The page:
CANADA's Housing Markets in FULL BLOOM.
A POWERFUL HEAD OF STEAM IN Canada's economic engine is poised to drive growth at a pace expected to edge out even the U.S. growth rate this year. The robustness in the Canadian economy is reflected in some economists' forecasts for the country's housing starts. [sim] They are much more optimistic than they were more than a year ago, when the Asian financial crisis was roiling world markets, Russia and Latin America were in trouble and apocalyptic visions blossomed. [sim] "As we get into the next decade, [Canada] will outperform the U.S. economy. The U.S. was the pace car in terms of economic growth through most of the 1990s, and now it appears we've slip-streamed them," Tim O'Neill, the Bank of Montreal's chief economist, said toward the end of last year.
At about the same time, Aron Gampel, Toronto-based Scotiabank's deputy chief economist, predicted new-home starts in Canada would outstrip, proportionally, that of the United States in 2000. At the end of February, Ottawa-based Statistics Canada reported that the country's gross domestic product (GDP) expanded by 4.2 percent in 1999, in real terms, nosing out a 4.1 percent growth in the U.S. economy.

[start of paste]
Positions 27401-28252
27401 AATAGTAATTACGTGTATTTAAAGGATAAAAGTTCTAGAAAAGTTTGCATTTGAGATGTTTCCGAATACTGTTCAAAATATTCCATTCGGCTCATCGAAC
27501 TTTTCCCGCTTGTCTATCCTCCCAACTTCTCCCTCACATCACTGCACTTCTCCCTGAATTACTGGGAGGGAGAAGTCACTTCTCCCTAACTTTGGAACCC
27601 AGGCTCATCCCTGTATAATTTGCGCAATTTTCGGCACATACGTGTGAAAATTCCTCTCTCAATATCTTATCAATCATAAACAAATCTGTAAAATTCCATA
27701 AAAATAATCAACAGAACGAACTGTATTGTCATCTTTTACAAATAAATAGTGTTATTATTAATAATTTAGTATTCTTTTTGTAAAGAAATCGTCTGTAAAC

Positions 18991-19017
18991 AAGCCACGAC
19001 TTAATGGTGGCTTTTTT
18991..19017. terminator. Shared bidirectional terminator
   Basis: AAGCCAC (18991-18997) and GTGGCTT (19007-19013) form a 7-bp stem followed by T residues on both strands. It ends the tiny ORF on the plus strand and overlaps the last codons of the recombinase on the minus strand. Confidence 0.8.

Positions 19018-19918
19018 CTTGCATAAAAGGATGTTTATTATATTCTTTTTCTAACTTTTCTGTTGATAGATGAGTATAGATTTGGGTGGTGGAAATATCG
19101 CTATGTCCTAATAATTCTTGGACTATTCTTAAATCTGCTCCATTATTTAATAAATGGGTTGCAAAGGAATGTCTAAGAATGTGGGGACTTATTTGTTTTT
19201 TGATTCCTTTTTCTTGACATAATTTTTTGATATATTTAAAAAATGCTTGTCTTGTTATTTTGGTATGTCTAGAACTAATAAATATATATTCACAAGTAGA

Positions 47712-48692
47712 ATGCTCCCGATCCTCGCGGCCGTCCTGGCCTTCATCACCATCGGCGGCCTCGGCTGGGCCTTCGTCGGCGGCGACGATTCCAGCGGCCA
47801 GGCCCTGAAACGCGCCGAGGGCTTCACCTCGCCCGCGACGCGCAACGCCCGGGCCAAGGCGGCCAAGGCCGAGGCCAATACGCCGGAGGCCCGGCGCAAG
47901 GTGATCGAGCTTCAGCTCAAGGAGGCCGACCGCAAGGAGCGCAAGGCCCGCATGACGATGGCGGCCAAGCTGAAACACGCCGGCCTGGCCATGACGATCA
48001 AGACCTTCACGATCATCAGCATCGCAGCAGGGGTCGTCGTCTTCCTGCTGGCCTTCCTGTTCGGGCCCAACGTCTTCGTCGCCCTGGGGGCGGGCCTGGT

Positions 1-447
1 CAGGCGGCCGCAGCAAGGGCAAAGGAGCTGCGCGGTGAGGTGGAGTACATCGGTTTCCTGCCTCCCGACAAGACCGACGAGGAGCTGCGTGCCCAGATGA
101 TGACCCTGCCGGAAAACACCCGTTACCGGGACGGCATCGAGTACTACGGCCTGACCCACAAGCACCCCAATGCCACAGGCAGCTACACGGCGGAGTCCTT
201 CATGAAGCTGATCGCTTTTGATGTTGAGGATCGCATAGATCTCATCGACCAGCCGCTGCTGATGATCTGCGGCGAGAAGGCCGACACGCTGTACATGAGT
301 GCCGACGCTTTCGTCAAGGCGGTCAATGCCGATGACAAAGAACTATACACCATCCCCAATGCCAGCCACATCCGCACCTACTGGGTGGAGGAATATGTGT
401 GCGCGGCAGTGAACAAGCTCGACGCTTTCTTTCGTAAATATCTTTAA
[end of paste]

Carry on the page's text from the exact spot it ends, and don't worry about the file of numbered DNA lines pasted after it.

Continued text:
What does all this portend for Canadian new-home starts and resales? Where are all the predictions of a robust economy--and the longest uninterrupted streak of growth in the national economy since the 1960s--leading? In February, Ottawa-based Canada Mortgage and Housing Corporation (CMHC) released a national survey of 18,070 consumers conducted in six major Canadian cities last summer and early fall. It revealed that an average of 11.7 percent of those households intended to buy a home within a year. More than half of them were ready to buy at the time they were surveyed.
Buyers will not lack for product. In early March, CMHC reported the annual rate for housing units starts in Canada at its highest level since June 1994--to 168,000 units, compared with a revised 150,200 units for January. CMHC previously forecast 155,700 new housing unit starts this year, up from 149,968 units last year and 137,439 in 1998. (Housing start figures are all expressed in seasonally adjusted annual rate terms.) (See Figures 1 and 2.)